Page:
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September 8th, 2014
This week’s writer is Haviland Smith of Williston, a retired CIA station chief who served in East and West Europe and the Middle East, and as chief of the counterterrorism staff.
With its meteoric military rise, its leadership, management and financing, the newest terrorist scourge facing the world is ISIS. Operating in what is clearly a political vacuum in northeast Syria and western Iraq and benefitting from the studied indifference of most of the Muslim world, ISIS is clearly on a roll.
When people get frustrated and feel they are not being heard they may use tactics that not everyone supports. But that should not distract us from the meaning of last Friday evening’s action in Hinesburg to oppose the fracked gas pipeline.
Gregory Dennis’s “Between the Lines” column (Aug. 28) challenging liberal doctrine is a laudable example of one Vermonter’s willingness to respectfully challenge widespread dogma. In that same spirit, I would like to clarify reasons for concern about GMOs that transcend political ideology.
Addison County taxpayers should take note of the latest telephone scam designed to separate them from their hard-earned cash — an IRS impersonation scam. According to a press release sent to tax professionals, the Internal Revenue Service and the Treasury Inspector General for Tax Administration continue to hear from taxpayers who have received unsolicited calls from individuals demanding payment while fraudulently claiming to be from the IRS.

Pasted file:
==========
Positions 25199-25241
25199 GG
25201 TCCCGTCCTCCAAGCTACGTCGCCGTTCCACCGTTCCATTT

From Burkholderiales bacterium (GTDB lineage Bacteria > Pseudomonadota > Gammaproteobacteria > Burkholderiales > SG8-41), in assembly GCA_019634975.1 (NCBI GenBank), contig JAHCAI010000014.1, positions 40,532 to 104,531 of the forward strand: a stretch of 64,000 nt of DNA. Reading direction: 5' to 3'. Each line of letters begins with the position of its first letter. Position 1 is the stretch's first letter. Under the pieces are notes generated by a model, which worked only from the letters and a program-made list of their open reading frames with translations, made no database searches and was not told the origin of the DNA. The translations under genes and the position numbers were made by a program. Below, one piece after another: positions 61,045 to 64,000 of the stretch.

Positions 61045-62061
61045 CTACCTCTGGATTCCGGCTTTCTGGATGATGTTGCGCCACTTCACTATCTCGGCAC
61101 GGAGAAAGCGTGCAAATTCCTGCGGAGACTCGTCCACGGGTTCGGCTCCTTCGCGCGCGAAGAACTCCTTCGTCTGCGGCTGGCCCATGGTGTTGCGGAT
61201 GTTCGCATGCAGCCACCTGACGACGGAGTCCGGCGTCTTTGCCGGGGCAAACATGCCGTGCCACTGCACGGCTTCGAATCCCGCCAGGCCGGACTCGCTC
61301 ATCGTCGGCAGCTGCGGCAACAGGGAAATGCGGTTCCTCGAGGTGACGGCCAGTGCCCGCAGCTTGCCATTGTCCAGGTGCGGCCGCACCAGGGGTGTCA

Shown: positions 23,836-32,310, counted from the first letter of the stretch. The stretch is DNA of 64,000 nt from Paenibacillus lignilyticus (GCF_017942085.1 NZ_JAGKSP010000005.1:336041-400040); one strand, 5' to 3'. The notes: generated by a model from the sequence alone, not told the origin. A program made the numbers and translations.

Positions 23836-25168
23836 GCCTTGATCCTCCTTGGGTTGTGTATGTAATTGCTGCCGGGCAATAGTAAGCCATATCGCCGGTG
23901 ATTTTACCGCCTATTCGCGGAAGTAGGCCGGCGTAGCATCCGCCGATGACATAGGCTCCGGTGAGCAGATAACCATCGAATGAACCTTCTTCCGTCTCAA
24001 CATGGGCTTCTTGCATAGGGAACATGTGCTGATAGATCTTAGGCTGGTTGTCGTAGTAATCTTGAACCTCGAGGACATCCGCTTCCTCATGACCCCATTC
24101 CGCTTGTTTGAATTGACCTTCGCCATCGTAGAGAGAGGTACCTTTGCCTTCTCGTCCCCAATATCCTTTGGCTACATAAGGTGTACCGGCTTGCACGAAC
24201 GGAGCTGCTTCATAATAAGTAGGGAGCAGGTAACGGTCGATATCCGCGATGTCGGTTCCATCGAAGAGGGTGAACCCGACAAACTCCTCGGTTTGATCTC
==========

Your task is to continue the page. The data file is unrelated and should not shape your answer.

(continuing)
VERGENNES — Amy Kittredge set a goal-scoring record as a star striker with the Vergennes Union High School Commodores around a dozen years ago.
MIDDLEBURY — Middlebury police executed a search warrant at 200 Butternut Ridge Drive on Thursday, Sept. 4, as part of what Police Chief Tom Hanley said is an ongoing investigation into a recent residential burglary during which a firearm was allegedly stolen.
MIDDLEBURY — Middlebury College has agreed to pay up to $287,550 for additional equipment designed to make the town’s soon-to-be-built municipal building a “net-zero” project, meaning the total amount of energy to be used by the structure on an annual basis will roughly equal the amount of renewable energy created at the site.
BRISTOL — After years of waiting, Bristol residents again have a bridge across South Street.
“It’s exciting,” said Dora Rivera, who lives on the west side of the bridge. “The crew did an awesome job.”
The span over the New Haven River was closed in July of 2010 after an Agency of Transportation inspection found it to be unsafe for vehicular traffic, though residents still walked across it to get to downtown Bristol.